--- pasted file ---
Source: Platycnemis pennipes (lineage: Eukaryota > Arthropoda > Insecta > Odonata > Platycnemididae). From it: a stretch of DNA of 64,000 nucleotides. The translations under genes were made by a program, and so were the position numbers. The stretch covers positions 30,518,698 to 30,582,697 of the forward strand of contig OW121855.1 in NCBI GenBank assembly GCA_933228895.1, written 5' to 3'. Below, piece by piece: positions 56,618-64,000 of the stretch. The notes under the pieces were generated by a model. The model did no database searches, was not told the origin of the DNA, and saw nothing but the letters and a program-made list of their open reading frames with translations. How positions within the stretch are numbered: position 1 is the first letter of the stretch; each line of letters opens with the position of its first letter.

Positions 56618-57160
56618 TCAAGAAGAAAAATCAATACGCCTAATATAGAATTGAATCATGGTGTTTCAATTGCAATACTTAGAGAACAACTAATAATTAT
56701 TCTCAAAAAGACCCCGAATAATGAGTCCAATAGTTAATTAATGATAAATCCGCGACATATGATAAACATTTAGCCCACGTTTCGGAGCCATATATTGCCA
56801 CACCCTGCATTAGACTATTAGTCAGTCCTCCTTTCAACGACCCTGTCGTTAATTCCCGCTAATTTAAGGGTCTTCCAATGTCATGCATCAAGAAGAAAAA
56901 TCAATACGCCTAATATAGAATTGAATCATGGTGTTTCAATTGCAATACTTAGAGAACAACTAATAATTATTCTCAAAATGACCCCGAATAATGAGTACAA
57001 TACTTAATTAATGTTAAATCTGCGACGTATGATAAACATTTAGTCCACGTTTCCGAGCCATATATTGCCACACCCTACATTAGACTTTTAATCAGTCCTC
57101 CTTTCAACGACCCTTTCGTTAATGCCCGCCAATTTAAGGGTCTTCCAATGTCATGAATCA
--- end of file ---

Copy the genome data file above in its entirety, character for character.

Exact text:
Source: Platycnemis pennipes (lineage: Eukaryota > Arthropoda > Insecta > Odonata > Platycnemididae). From it: a stretch of DNA of 64,000 nucleotides. The translations under genes were made by a program, and so were the position numbers. The stretch covers positions 30,518,698 to 30,582,697 of the forward strand of contig OW121855.1 in NCBI GenBank assembly GCA_933228895.1, written 5' to 3'. Below, piece by piece: positions 56,618-64,000 of the stretch. The notes under the pieces were generated by a model. The model did no database searches, was not told the origin of the DNA, and saw nothing but the letters and a program-made list of their open reading frames with translations. How positions within the stretch are numbered: position 1 is the first letter of the stretch; each line of letters opens with the position of its first letter.

Positions 56618-57160
56618 TCAAGAAGAAAAATCAATACGCCTAATATAGAATTGAATCATGGTGTTTCAATTGCAATACTTAGAGAACAACTAATAATTAT
56701 TCTCAAAAAGACCCCGAATAATGAGTCCAATAGTTAATTAATGATAAATCCGCGACATATGATAAACATTTAGCCCACGTTTCGGAGCCATATATTGCCA
56801 CACCCTGCATTAGACTATTAGTCAGTCCTCCTTTCAACGACCCTGTCGTTAATTCCCGCTAATTTAAGGGTCTTCCAATGTCATGCATCAAGAAGAAAAA
56901 TCAATACGCCTAATATAGAATTGAATCATGGTGTTTCAATTGCAATACTTAGAGAACAACTAATAATTATTCTCAAAATGACCCCGAATAATGAGTACAA
57001 TACTTAATTAATGTTAAATCTGCGACGTATGATAAACATTTAGTCCACGTTTCCGAGCCATATATTGCCACACCCTACATTAGACTTTTAATCAGTCCTC
57101 CTTTCAACGACCCTTTCGTTAATGCCCGCCAATTTAAGGGTCTTCCAATGTCATGAATCA